Use the links below to schedule an appointment with one of our advisors. If you graduated more than one year ago, please email us to request an appointment.
In-person appointments will be held in 24 Capen Hall. If you would prefer a telephone appointment, please include your phone number in the comments section of the appointment request. Students scheduling Zoom appointments should click on the Zoom link listed at the time of your appointment. You will be let in from the waiting room. Please enable your web cam and microphone for this meeting.
24 Capen Hall
Buffalo, NY 14260
Megan Stewart (she/her/hers) grew up in the Mid-Hudson Valley, outside of Poughkeepsie, New York. She completed both her graduate and undergraduate work at UB. She has previously worked in the UB Career Design Center (formerly Career Services) and the Honors College as an advisor.
Stewart has two sons and loves spending time with her family. She enjoys reading, traveling, running and cheering on the Buffalo Bills. Stewart is also a volunteer with Just Buffalo Literary Center.
H Fogarty (they/them/theirs) earned their undergraduate degree at Kent State University and their master’s and PhD at Case Western University and the University at Buffalo, respectively. Their dissertation research focused on Victorian literature and culture, and the history of psychology and the senses. Their work has been published in SEL: Studies in English Literature 1500-1900. During their graduate studies at UB, they taught literature and composition in the English department and served as writing consultant for the Office of Fellowships and Scholarships and the Center for Excellence in Writing. They continued their work in the English department as a postdoctoral fellow before joining the Office of Fellowships and Scholarships.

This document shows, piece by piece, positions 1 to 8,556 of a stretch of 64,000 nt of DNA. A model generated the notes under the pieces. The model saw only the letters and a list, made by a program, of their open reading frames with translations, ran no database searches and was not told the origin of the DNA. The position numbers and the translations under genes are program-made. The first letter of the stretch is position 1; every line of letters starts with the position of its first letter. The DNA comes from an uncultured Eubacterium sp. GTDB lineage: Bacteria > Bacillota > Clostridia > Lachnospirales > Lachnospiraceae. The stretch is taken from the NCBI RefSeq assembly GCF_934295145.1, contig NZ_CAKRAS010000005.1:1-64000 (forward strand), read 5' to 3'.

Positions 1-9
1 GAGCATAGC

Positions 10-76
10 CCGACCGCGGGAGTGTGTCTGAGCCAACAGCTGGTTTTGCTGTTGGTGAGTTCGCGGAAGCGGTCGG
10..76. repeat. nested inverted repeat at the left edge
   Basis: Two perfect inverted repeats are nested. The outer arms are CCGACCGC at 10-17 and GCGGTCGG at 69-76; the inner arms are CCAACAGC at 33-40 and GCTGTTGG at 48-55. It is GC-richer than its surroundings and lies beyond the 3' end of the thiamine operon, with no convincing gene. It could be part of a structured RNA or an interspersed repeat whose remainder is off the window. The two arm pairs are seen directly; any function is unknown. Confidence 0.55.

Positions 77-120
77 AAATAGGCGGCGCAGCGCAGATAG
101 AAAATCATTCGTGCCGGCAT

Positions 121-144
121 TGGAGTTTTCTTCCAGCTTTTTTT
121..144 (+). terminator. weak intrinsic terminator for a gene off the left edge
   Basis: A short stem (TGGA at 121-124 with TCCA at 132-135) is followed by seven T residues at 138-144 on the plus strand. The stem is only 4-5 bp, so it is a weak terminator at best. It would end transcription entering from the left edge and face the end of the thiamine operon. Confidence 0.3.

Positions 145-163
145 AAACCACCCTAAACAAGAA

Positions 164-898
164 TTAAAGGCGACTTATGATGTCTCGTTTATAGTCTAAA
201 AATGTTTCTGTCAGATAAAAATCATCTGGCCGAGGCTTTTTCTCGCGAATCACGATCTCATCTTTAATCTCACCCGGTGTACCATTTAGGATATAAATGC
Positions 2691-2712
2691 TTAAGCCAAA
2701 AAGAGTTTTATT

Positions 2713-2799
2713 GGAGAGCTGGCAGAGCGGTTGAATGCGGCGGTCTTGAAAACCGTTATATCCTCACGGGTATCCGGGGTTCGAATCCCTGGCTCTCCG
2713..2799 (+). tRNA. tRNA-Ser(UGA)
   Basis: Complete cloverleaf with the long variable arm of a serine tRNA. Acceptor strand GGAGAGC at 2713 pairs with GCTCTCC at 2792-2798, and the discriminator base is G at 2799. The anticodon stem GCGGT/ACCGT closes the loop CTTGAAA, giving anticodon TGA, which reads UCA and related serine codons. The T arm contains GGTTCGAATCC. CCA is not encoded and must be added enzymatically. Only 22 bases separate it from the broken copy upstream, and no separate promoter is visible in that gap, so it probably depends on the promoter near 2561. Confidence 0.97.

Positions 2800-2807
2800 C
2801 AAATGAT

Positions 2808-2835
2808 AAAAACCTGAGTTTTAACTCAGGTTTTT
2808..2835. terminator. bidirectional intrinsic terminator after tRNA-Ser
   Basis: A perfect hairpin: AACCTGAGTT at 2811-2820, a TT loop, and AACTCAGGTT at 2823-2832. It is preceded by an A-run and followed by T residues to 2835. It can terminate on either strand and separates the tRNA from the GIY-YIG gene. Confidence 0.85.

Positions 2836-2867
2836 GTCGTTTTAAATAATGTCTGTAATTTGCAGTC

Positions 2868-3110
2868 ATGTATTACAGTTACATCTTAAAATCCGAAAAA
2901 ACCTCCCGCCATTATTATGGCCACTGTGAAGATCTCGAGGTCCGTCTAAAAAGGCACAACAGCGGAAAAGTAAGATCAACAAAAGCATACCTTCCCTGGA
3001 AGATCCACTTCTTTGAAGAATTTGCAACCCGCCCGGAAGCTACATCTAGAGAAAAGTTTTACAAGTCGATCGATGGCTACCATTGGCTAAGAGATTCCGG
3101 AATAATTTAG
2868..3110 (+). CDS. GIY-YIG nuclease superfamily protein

Outside of work, H enjoys reading, Taekwondo—both as a student and teaching assistant at their dojang—cooking, hiking, and spending time with friends.
Callie Ingram (she/her/hers) is a PhD candidate in the Department of English at the University at Buffalo. Her research interests include 20th and 21st-century US fiction, narrative ethics, and phenomenologies of reading, and her dissertation explores how contemporary women writers interrogate the popular and disciplinary investment in "encounter" as the site of literary ethics. Her essays have been published in Critique: Studies in Contemporary Fiction and American Book Review, and her poetry has been published in P-QUEUE, Dream Pop, Always Crashing, and elsewhere. She has ten years of experience in teaching college writing and literature, editorial work, and writing consulting and pedagogy, including serving as the UB Center for Excellence in Writing’s fellowships and scholarships specialist before joining the Office of Fellowships and Scholarships in 2022.
Patrick F. McDevitt (he/him/his) is the academic director of the University Honors College and a faculty member in the Department of History. He is a historian of Ireland, Great Britain and the British Empire, with research interests in the areas of gender and sexuality, imperialism and colonialism, sports, fashion, and food and famine. McDevitt earned a BA from NYU, where he graduated magna cum laude with Honors in History. He won a Fulbright to New Zealand and earned a First Class Honours degree from the University of Canterbury. He then completed his MA and PhD in modern European history at Rutgers University. McDevitt is currently writing a book entitled “The Great Irish Famine: A Global History,” to be published in 2022, and published his first book, “May the Best Man Win: Sport, Masculinity and Nationalism in Great Britain and the Empire, 1880-1935,” in 2004.